Exciting news from the NGO team currently restoring the important modernist synagogue in Žilina, Slovakia that was designed by the German architect Peter Behrens — original copies of Behrens’s project for the building, thought to be definitively lost, have been found in the archives of the Olomouc Museum of Art in the Czech Republic.
The directors of the NGO Truc sphérique, which is carrying out the restoration of the synagogue for eventual use as a contemporary arts center, made the announcement this past week, at a news conference in Zilina and also made it known a few days earlier at the Managing Jewish Immovable Heritage conference in Krakow.
“Everything that we proposed so far was based on a few archival documents and in particular on the research conducted directly in the synagogue,” Martin Jančok, the chief architect of the renovation, said in a news release. “The discovery of original project documentation of Peter Behrens significantly changes the situation especially in terms of renovations of the lost eastern […] wall which was completely destroyed in the 50s of the 20th century,” he said.
The discovery of the Behrens documentation was made by Peter Szalay, from the Department of Architecture of the Slovak Academy of Sciences who is working on the Žilina project. A theoretician specialized in modern architecture, he had recently found older Behrens’s sketches in the Pfalzgalerie in Kaiserslautern, Germany.
“During archival research Peter Szalay found a note about the architect Ľubomír Šlapeta’s order for the first reconstruction of the synagogue into a concert hall after World War II. His project had never been realized but we hoped it could shed some light on the lost original architecture,” said Marek Adamov of the Truc sphérique.
He said that on the recommendation of Šlapeta’s son, professor Vladimír Šlapeta, “we went searching in the Olomouc Museum of Art, [and this] is where, in addition to Šlapeta’s unrealized drawings, also seven originals from 1928 by Peter Behrens were found.”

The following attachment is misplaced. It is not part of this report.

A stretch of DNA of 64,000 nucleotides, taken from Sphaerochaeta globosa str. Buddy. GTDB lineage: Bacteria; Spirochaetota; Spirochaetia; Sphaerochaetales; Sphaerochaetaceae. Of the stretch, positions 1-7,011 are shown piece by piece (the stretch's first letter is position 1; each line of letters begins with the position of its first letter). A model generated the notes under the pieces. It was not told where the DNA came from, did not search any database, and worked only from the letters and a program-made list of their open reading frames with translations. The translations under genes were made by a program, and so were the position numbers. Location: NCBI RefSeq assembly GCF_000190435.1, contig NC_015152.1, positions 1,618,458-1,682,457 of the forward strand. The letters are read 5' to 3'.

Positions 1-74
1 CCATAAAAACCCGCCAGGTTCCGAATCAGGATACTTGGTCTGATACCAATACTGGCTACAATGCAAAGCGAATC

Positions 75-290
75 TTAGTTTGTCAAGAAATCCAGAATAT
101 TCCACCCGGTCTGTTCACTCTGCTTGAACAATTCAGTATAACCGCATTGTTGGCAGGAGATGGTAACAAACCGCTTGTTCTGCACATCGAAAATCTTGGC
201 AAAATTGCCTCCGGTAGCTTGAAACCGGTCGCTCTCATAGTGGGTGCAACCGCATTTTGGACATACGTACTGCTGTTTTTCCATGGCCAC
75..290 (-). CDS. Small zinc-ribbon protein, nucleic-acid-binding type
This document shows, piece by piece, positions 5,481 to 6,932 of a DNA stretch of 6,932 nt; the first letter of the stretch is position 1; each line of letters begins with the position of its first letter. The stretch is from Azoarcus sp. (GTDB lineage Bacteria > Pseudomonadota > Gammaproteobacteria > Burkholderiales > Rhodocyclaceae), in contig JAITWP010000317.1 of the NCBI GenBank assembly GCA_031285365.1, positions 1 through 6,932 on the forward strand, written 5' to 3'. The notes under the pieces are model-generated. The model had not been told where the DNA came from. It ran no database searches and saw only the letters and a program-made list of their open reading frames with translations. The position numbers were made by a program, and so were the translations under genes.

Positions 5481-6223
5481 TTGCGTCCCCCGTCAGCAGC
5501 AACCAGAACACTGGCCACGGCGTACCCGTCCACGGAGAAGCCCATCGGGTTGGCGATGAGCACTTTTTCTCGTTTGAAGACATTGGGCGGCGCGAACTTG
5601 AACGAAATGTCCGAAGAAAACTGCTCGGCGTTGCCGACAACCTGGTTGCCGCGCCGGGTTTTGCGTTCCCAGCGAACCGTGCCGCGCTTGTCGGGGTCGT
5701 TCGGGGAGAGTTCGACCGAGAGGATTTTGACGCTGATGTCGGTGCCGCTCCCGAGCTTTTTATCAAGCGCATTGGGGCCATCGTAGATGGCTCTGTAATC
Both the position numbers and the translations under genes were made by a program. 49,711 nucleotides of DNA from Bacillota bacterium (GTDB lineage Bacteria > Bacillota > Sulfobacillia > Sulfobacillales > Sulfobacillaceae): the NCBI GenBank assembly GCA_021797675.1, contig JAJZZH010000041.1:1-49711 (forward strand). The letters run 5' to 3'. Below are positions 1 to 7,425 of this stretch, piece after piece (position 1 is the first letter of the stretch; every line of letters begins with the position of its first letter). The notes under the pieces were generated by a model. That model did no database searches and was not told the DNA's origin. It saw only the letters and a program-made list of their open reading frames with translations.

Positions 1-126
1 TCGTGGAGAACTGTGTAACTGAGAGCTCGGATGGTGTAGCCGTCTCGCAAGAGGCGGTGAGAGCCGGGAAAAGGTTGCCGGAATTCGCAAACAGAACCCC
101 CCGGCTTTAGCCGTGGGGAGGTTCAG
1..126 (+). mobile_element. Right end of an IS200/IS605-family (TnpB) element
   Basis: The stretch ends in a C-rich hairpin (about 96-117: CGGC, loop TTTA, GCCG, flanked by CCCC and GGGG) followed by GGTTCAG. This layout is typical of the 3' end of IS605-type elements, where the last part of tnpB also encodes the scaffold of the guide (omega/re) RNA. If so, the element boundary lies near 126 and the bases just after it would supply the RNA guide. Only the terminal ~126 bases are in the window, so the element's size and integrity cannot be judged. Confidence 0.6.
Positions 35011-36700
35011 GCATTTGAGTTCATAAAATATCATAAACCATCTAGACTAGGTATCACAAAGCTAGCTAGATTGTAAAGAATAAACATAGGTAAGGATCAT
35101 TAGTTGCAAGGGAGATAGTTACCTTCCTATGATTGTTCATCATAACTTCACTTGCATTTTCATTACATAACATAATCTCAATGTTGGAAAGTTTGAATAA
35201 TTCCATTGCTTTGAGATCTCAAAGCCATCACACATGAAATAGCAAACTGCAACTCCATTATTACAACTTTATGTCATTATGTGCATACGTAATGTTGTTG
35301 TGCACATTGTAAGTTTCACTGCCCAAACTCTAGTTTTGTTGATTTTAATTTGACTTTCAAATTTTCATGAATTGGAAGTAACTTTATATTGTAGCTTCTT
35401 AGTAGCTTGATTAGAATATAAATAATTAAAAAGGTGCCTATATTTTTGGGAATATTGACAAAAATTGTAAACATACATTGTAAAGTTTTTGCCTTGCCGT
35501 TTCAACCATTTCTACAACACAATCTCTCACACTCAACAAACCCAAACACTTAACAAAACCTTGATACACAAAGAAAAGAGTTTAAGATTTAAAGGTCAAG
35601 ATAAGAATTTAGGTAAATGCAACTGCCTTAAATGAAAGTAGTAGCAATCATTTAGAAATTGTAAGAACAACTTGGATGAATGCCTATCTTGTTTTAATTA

Szalay said, “After 60 years we thereby collect scattered pieces of mosaic of this landmark by the world known architect which is one of the most important of its kind in Europe.”
The find concludes two years of archival research and is a breakthrough in the process of restoration of the landmark, the news release said.
Researchers had to travel away from Slovakia over to Israel, Germany, Austria and the Czech Republic. In addition to Peter Szalay and his colleagues, also other experts from the Department of Restoration at Academy of Fine Arts Bratislava, the Department of Architecture at Slovak Technical University Bratislava and the University of Žilina have participated in architectural, restoration and archival research since 2011 with willing support of the Regional Monuments Board, the State Archive in Žilina and Bytča and other institutions.
Built for the Neolog community and dedicated in 1931, Behrens’s synagogue is considered an important landmark of modern architecture. Though on the list of national cultural monuments of former Czechoslovakia since 1963, it was long used as a university lecture hall and cinema, with most interior elements covered or destroyed. For some years it stood empty.
The renovation of of the building began in 2012. The Jewish religious community in Žilina symbolically leased the landmark to theTruc sphérique for 30 years. The $1 million project aims to removed alterations to the interior and restore as closely as possible the original Peter Behrens’s architecture, while revitilizing the building as an artistic institution.
The project — which to date is only one-quarter funded — received the German magazine Bauwelt’s 2013 Advancement Award in January.